Conclusions and Clinical Relevance—Extemporaneously prepared voriconazole in SASS and SADI resulted in suspensions that remained stable for at least 30 days. Refrigerated versus room-temperature storage of the suspensions had no effect on drug stability.

Full access
in American Journal of Veterinary Research

Abstract

Objective—To determine induction doses, anesthetic constant rate infusions (CRI), and cardiopulmonary effects of propofol in red-tailed hawks and great horned owls and propofol pharmacokinetics in the owls during CRI.

Animals—6 red-tailed hawks and 6 great horned owls.

Procedure—The CRI dose necessary for a loss of withdrawal reflex was determined via specific stimuli. Anesthesia was induced by IV administration of propofol (1 mg/kg/min) and maintained by CRI at the predetermined dose for 30 minutes. Heart and respiratory rates, arterial blood pressures, and blood gas tensions were obtained in awake birds and at various times after induction. End-tidal CO2 (ETCO2) concentration and esophageal temperature were obtained after induction. Propofol plasma concentrations were obtained after induction and after completion of the CRI in the owls. Recovery times were recorded.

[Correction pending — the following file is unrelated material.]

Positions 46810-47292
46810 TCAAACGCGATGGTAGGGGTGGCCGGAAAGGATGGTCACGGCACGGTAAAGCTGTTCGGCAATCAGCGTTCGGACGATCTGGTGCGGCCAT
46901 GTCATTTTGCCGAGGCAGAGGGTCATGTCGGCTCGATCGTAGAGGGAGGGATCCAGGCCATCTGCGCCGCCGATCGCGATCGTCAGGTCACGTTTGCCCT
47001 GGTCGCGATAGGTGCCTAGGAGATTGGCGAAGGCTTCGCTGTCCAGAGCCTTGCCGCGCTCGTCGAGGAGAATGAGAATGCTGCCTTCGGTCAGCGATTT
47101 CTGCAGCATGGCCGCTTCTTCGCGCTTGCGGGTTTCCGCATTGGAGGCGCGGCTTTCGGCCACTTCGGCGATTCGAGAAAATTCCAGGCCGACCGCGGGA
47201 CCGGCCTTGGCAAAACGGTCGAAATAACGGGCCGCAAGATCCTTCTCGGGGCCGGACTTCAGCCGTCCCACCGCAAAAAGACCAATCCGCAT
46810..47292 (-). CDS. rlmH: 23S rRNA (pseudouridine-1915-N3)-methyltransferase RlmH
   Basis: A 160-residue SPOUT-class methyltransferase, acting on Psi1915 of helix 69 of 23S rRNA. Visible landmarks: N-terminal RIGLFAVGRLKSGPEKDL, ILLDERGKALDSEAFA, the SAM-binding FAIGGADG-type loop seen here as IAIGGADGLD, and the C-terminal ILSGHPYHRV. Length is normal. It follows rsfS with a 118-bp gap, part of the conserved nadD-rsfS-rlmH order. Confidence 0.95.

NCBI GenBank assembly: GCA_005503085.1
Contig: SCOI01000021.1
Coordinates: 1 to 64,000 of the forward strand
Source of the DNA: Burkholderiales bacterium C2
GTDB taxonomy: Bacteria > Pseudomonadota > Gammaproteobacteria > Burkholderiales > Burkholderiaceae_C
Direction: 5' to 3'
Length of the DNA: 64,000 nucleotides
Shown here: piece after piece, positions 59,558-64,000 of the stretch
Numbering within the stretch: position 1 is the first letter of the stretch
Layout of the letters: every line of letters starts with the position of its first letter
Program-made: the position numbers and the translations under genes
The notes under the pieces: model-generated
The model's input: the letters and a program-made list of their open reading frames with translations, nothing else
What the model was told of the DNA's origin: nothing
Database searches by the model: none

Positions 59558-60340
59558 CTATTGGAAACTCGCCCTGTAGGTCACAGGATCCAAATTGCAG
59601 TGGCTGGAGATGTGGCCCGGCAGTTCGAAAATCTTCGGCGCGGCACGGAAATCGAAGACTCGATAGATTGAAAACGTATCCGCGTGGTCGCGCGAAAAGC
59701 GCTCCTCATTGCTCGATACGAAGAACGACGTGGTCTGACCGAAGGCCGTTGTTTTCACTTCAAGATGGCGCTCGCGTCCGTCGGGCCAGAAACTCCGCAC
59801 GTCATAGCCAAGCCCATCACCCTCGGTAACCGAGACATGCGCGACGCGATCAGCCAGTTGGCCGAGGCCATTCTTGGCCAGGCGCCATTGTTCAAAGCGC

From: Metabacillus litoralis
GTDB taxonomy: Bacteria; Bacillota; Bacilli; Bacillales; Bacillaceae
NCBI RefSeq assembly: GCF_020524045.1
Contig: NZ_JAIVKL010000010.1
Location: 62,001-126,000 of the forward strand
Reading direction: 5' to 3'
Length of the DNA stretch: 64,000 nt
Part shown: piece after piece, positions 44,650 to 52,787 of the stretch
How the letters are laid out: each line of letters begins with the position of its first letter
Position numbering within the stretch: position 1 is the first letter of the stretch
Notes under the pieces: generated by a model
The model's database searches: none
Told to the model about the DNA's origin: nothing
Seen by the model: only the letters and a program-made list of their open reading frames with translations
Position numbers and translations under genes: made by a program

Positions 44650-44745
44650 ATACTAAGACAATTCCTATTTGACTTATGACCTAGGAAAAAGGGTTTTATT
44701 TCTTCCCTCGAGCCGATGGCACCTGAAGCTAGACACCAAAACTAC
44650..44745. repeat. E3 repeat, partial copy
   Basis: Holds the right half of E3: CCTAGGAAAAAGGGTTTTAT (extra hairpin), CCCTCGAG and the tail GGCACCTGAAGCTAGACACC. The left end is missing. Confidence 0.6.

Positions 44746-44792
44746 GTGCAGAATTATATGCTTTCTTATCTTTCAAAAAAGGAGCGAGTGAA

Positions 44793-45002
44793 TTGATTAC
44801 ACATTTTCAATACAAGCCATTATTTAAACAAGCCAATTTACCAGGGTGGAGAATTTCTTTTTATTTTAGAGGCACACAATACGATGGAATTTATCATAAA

Results—Mean ± SD doses for induction and CRI were 4.48 ± 1.09 mg/kg and 0.48 ± 0.06 mg/kg/min, respectively, for hawks and 3.36 ± 0.71 mg/kg and 0.56 ± 0.15 mg/kg/min, respectively, for owls. Significant increases in PaCO2, HCO3, and ETCO2 in hawks and owls and significant decreases in arterial pH in hawks were detected. A 2-compartment model best described the owl pharmacodynamic data. Recovery times after infusion were prolonged and varied widely. Central nervous system excitatory signs were observed during recovery.